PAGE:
Biden faces his most difficult journey with a border visit in chaos

Nothing Joe Biden does and says about the immigration challenge convinces and will not convince everyone.

NewsEditor
NewsEditor
08 January 2023 Sunday 15:30
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Biden faces his most difficult journey with a border visit in chaos

Nothing Joe Biden does and says about the immigration challenge convinces and will not convince everyone. On the contrary, all this costs him harsh criticism from Tyrians and Trojans; of Republicans and Democrats. That is why his visit yesterday to the US-Mexico border in El Paso, Texas, was the most difficult of all he had made to date in his tenure.

The American leader traveled to the border – for the first time since his arrival at the White House two years ago – partly to face the most difficult of the problems he faces and partly to defend the controversial carrot and stick plan that announced on Thursday with the dual purpose of toughening policies against illegal immigration and facilitating legal entries from countries in crisis and with authoritarian regimes.

Specifically, up to 30,000 migrants from Venezuela, Nicaragua, Cuba and Haiti will be able to enter the US each month, after processing applications online, if they have a "sponsor" who supports them. In addition, those who are in Mexico and want to opt for legal entry into the US will be able to register through a new application to obtain an entry appointment and request for asylum at any border center.

Those who cross illegally, on the other hand, will be returned hot under a new rule that reinforces the application of "accelerated repatriations", with a ban on re-entry to the US for a period of five years. For now, such returns will be ordered under Title 42, adopted by Donald Trump in March 2020 to prohibit the entry of migrants for public health reasons after the outbreak of the pandemic. The Supreme Court resolved on December 27 to accede to the demands of 19 republican states that asked to maintain this precept, despite overcoming the covid crisis.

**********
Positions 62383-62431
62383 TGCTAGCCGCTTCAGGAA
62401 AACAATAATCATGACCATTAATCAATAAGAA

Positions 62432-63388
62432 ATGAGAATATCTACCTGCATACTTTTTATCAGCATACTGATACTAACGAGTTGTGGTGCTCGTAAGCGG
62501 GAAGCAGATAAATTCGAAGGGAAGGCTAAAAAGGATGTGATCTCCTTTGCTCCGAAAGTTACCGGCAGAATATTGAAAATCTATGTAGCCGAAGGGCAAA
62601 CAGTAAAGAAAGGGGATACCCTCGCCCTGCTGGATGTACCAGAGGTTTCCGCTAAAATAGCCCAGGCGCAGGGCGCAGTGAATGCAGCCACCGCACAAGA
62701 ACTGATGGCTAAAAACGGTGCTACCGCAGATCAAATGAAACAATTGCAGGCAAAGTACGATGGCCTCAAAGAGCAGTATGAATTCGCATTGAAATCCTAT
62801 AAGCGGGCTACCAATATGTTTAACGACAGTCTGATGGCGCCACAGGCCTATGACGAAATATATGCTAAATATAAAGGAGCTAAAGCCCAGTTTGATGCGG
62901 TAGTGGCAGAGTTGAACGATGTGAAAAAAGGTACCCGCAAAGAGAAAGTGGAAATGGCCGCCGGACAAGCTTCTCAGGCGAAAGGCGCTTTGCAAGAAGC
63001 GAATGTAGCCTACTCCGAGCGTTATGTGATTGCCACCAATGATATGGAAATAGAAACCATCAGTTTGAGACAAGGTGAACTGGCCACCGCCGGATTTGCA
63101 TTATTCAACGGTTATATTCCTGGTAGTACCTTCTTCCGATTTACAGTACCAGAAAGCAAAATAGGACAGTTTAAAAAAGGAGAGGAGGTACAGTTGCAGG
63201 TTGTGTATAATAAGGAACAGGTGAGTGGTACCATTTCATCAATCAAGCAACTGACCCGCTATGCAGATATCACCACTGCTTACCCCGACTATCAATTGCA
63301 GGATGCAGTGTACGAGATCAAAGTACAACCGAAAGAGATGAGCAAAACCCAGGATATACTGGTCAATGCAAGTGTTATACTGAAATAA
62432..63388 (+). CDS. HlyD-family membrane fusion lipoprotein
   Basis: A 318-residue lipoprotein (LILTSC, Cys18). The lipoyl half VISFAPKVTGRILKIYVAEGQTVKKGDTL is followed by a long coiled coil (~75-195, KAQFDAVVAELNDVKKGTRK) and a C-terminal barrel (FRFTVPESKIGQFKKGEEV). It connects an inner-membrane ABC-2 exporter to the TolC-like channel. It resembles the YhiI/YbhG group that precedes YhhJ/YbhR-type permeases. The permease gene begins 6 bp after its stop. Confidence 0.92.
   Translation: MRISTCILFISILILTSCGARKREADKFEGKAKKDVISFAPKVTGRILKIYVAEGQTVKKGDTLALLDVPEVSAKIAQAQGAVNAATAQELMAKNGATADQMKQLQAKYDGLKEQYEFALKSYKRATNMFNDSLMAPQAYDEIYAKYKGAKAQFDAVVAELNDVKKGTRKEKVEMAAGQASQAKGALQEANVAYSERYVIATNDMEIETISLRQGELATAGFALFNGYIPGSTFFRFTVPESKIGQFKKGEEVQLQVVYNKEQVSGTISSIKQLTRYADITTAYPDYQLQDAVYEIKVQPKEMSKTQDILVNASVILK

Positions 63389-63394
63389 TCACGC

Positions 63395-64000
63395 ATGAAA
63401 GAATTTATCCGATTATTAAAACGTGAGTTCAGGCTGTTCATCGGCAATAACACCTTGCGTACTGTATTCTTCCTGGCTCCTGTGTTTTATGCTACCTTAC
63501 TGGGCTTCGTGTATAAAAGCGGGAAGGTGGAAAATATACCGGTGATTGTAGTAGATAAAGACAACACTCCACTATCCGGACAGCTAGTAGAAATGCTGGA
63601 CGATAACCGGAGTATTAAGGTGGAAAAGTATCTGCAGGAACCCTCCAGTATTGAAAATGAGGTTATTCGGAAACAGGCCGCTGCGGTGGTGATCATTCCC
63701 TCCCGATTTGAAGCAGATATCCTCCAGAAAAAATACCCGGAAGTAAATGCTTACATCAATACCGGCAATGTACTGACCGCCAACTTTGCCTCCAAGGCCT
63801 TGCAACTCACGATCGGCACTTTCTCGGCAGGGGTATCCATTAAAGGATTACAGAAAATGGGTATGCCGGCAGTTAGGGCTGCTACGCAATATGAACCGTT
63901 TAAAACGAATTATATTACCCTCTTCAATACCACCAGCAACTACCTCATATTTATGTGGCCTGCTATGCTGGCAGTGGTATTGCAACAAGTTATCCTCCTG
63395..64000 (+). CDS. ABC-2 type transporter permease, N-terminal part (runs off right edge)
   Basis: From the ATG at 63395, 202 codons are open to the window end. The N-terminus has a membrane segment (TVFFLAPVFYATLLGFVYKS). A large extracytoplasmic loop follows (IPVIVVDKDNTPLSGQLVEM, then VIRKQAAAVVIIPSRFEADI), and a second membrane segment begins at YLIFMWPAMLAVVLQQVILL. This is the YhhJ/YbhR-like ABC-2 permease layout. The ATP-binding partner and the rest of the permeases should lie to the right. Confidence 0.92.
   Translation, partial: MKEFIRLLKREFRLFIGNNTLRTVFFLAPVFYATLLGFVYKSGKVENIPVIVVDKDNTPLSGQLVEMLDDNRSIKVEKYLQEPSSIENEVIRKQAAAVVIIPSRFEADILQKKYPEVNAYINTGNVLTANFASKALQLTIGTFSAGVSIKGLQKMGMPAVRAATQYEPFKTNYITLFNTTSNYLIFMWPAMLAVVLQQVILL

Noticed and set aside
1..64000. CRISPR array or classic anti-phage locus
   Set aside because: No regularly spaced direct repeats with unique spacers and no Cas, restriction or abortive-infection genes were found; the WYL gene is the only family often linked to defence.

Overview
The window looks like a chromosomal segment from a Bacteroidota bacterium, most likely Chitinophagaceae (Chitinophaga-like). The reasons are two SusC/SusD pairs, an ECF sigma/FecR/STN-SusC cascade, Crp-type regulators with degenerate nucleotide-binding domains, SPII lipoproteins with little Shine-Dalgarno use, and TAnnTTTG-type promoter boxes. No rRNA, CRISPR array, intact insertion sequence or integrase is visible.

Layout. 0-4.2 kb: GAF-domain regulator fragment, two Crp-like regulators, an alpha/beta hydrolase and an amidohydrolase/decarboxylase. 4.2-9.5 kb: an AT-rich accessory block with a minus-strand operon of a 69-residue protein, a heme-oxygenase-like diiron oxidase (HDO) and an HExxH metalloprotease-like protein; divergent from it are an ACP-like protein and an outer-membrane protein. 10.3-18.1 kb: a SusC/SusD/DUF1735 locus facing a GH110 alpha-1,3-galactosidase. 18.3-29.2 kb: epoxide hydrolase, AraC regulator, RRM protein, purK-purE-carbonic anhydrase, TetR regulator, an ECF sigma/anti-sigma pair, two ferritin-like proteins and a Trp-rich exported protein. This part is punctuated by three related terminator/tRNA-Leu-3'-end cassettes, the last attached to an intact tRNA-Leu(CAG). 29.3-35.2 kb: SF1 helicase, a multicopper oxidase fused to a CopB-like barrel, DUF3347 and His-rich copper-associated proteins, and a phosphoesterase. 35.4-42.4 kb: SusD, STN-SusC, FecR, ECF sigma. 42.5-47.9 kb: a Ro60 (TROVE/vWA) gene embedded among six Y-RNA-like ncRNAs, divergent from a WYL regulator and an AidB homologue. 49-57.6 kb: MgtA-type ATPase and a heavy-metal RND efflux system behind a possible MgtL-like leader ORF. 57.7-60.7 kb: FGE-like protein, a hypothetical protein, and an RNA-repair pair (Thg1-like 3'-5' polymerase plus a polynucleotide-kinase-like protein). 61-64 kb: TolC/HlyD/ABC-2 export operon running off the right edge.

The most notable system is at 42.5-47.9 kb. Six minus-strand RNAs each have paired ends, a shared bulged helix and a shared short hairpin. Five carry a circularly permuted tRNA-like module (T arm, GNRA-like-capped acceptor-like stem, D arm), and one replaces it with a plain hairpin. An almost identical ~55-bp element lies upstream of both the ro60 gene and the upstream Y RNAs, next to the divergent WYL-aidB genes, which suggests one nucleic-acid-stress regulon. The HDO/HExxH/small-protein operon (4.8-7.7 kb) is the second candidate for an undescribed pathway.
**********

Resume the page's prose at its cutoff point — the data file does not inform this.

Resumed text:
Title 42 was to cease to apply on December 21, per an earlier court order. And that forecast led to tens of thousands of people from all over Latin America concentrating on the border between Ciudad Juárez, in Mexico, and El Paso. Not a few crossed the Rio Grande. And between December 1 and 19 alone, Customs agents detained more than 70,000 migrants.

When Title 42 lapses, as the government halfheartedly defends and after having used it to expel more than 1.2 million foreigners, the Administration will maintain "expedited repatriations" under Title 8, the standard rule for expelling those whom the right of asylum is not recognized.

The hardening of the policy against illegal immigration is accompanied by a plan agreed with the Mexican president, Andrés Manuel López Obrador, by which his country commits to accept 30,000 migrants who have been deported from the US.

Republicans see Biden's measures as "soft". The matter constitutes one of the main flags of the conservatives, if not the most important, in their opposition to the president. The ultra wing of the party wants the head of the Secretary of National Security, Alejandro Mayorkas, for his immigration management.

Now, with his view of El Paso, Biden replies to the Republicans that he has already been to the border and knows the problem firsthand; that he has already taken measures to alleviate it and that he is willing to agree on a legislative package that addresses the roots of the challenge with long-term solutions. "And you, what do you offer?" Is his message to the conservatives. Because, if what they want is to close the borders to the letter, they will have to tell the voters clearly, he argues. And in any case, it is necessary to agree on a realistic law in Congress, he insists.

Donald Trump's party anticipated these and other foreseeable criticisms yesterday with a preemptive attack on the president before his arrival at the border: "Since his first day in office, Joe Biden has put drug smugglers and human traffickers ahead of families. His visit to El Paso is nothing more than a photo op,” said the head of the Republican National Committee, Ronna McDaniel.

But many Democrats also reject, from the opposite point of view, Biden's proposals in this area; including the plan he announced Thursday. "Continuing to use the failed and inhumane immigration policy of the Trump era will not serve to restore the rule of law at the border," said four Democratic senators led by the chairman of the House Foreign Committee, Bob Menéndez.

Police continued to make arrests yesterday in El Paso. Upon his arrival there, Biden inspected a busy border crossing and watched as agents search vehicles. Earlier, the ultra Republican governor of Texas, Greg Abbott, gave him a letter blaming him for the overflow at the border.

"This chaos is a direct result of his failure to enforce the immigration laws" of the United States, the governor says in the text.

From El Paso, Biden was going to travel to Mexico on Sunday night to meet there this week with Obrador and Canadian Prime Minister Justin Trudeau.

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